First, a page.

Colposcopy is a way for your doctor to use a special
magnifying device to look at your
vagina , and
cervix . If a problem is seen during colposcopy, a
small sample of tissue (biopsy) may be taken from the cervix or
from inside the opening of the cervix (endocervical canal). The sample is
looked at under a microscope.
Colposcopy is usually done to look at the vagina and cervix when the result of a
Pap test is abnormal. Most abnormal Pap tests are
caused by viral infections, such as
human papillomavirus (HPV) infection, or other types
of infection, such as those caused by bacteria, fungi (yeast), or protozoa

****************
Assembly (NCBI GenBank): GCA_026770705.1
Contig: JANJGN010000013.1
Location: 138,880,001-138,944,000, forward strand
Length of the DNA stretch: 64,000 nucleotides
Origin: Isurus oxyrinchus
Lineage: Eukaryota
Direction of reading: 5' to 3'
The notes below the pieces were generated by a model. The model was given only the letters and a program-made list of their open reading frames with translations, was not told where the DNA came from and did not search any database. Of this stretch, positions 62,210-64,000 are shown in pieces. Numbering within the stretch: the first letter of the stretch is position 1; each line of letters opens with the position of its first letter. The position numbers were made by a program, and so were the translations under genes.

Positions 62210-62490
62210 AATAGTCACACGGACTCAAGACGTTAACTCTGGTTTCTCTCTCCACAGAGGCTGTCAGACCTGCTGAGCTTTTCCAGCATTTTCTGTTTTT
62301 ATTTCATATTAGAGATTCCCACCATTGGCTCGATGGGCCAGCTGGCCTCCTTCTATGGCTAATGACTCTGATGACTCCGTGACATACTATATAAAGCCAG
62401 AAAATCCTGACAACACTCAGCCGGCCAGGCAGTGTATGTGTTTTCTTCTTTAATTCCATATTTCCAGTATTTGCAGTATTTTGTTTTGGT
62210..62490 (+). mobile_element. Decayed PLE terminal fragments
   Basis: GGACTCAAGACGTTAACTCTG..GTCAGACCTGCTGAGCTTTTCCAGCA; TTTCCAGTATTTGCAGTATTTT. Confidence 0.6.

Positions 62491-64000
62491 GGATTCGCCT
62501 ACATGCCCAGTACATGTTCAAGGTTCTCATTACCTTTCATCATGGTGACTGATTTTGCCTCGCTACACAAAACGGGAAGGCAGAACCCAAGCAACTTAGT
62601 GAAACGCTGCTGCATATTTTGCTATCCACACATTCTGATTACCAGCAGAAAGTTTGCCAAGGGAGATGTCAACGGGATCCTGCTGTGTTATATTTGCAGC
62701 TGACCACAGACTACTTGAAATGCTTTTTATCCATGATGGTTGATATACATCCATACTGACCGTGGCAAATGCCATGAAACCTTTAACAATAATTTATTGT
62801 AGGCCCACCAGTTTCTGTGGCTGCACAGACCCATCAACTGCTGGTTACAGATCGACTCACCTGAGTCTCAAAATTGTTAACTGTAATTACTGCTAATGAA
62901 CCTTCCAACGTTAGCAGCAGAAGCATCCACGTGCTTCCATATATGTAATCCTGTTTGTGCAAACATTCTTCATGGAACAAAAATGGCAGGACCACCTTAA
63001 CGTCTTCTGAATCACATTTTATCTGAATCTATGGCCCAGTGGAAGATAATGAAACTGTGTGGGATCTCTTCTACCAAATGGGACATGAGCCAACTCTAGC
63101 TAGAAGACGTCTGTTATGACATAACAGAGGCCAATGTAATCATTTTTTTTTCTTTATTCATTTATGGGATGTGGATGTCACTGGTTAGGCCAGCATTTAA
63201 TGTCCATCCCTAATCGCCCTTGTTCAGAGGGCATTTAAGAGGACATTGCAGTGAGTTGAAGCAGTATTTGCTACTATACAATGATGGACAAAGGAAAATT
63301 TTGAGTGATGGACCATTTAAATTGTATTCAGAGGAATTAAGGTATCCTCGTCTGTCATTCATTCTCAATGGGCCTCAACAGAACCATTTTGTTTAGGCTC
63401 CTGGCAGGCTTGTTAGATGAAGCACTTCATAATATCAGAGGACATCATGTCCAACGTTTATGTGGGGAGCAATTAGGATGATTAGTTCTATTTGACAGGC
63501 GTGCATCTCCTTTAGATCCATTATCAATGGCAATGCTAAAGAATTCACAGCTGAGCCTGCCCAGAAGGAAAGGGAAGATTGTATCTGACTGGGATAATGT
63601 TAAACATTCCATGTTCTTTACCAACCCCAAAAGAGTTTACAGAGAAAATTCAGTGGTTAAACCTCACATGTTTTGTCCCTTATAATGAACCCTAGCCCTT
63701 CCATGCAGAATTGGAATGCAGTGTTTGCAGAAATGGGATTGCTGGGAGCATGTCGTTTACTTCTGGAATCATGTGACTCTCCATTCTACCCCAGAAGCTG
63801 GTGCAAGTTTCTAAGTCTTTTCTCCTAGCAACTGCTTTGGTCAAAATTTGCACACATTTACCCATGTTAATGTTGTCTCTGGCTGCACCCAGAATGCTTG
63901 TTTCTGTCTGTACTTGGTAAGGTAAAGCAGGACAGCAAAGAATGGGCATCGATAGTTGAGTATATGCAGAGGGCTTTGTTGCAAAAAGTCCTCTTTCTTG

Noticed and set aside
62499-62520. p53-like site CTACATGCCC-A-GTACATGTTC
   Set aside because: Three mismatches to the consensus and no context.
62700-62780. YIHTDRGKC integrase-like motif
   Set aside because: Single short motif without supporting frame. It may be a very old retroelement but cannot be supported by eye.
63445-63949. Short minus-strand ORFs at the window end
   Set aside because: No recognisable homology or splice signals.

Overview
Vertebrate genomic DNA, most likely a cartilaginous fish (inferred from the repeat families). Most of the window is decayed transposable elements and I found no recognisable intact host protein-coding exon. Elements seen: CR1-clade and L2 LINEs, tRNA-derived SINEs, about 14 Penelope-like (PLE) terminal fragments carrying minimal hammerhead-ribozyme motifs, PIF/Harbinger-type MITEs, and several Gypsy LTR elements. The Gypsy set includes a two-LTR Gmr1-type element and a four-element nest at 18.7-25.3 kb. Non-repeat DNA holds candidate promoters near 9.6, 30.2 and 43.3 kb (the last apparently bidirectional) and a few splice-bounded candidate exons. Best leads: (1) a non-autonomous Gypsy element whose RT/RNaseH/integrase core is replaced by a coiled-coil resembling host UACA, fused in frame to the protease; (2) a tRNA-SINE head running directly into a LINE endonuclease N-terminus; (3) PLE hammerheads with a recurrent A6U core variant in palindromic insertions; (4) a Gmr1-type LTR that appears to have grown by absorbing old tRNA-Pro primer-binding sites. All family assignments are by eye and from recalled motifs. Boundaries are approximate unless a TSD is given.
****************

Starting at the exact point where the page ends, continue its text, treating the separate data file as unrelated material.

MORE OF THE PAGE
(Trichomonas). Natural cervical cell changes (atrophic vaginitis) related to
menopause can also cause an abnormal Pap test. In some
cases, untreated cervical cell changes that cause abnormal Pap tests may
progress to precancerous or cancerous changes.
During colposcopy, your doctor uses a lighted magnifying device
that looks like a pair of binoculars (colposcope). The colposcope allows your
doctor to see problems that would be missed by the naked eye. A camera can be
attached to the colposcope to take pictures or videos of the vagina and
Your doctor may put vinegar (acetic acid) and sometimes iodine
(Lugol's solution) on the vagina and cervix with a cotton swab or cotton balls
to see problem areas more clearly.